By Rebecca Bulnes
By S. Pajot
By S. Pajot, Liz Tracy, Kat Bein, & Sean Levisman
By Kat Bein
By Ashley Rogers
By Jose D. Duran
By David Rolland
When Mapou settled in New York City, he started a new chapter of Sosyete Koukouy, working to educate the city's Haitian population about its culture and heritage. He did the same thing after he moved to Miami in the early Eighties, and has since founded chapters in Connecticut and Canada. Throughout, he has been a crusader for Haitian culture.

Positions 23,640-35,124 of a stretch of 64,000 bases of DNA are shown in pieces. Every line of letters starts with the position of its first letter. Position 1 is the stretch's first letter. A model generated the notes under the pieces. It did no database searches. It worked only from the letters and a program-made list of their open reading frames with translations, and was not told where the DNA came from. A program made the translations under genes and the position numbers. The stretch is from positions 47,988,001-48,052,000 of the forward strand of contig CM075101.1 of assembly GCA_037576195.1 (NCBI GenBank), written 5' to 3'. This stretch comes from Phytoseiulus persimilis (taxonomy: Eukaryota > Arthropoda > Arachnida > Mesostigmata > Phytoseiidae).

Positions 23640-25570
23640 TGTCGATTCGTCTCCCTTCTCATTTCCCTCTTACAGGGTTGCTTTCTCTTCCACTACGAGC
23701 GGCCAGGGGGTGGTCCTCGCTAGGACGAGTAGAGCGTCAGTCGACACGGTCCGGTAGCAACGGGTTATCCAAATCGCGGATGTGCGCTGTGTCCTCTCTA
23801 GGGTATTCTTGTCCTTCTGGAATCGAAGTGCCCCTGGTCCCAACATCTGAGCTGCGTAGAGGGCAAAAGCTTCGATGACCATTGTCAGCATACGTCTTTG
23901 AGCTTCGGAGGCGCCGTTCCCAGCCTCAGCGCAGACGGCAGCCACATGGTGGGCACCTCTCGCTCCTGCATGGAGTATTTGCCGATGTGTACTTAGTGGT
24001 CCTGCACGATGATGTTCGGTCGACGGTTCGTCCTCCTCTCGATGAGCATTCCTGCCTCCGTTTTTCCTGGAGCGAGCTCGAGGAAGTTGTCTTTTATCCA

"Jan Mapou is the only one in the Haitian community who's doing what he's doing," says Dr. Jean-Robert Cadely, a professor of French linguistics and Kreyol at Florida International University. "His cultural center is not only for the Haitians in Miami, but it is well-known in all the communities of the Haitian diaspora."
Cadely believes Mapou's play could act as a unifying element in a notoriously divided Haitian community. "The community as a whole will go see the play, intellectuals as well as illiterates, because Haitian history in general touches every Haitian," says the academic. "You don't have to be educated to see Libète ou Lanm."